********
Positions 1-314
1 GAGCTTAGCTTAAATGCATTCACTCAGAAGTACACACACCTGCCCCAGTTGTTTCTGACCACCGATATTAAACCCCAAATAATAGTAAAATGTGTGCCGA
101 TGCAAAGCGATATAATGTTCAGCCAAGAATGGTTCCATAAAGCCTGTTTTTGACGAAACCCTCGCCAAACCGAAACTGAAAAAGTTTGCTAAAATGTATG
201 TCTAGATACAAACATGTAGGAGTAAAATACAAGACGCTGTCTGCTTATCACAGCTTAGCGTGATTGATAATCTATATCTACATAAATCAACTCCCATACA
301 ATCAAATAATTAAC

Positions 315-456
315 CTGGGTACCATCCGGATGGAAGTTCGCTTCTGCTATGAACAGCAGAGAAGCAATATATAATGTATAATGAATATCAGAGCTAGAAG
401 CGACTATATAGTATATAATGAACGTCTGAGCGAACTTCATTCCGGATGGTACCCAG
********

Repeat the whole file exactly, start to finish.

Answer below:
Positions 1-314
1 GAGCTTAGCTTAAATGCATTCACTCAGAAGTACACACACCTGCCCCAGTTGTTTCTGACCACCGATATTAAACCCCAAATAATAGTAAAATGTGTGCCGA
101 TGCAAAGCGATATAATGTTCAGCCAAGAATGGTTCCATAAAGCCTGTTTTTGACGAAACCCTCGCCAAACCGAAACTGAAAAAGTTTGCTAAAATGTATG
201 TCTAGATACAAACATGTAGGAGTAAAATACAAGACGCTGTCTGCTTATCACAGCTTAGCGTGATTGATAATCTATATCTACATAAATCAACTCCCATACA
301 ATCAAATAATTAAC

Positions 315-456
315 CTGGGTACCATCCGGATGGAAGTTCGCTTCTGCTATGAACAGCAGAGAAGCAATATATAATGTATAATGAATATCAGAGCTAGAAG
401 CGACTATATAGTATATAATGAACGTCTGAGCGAACTTCATTCCGGATGGTACCCAG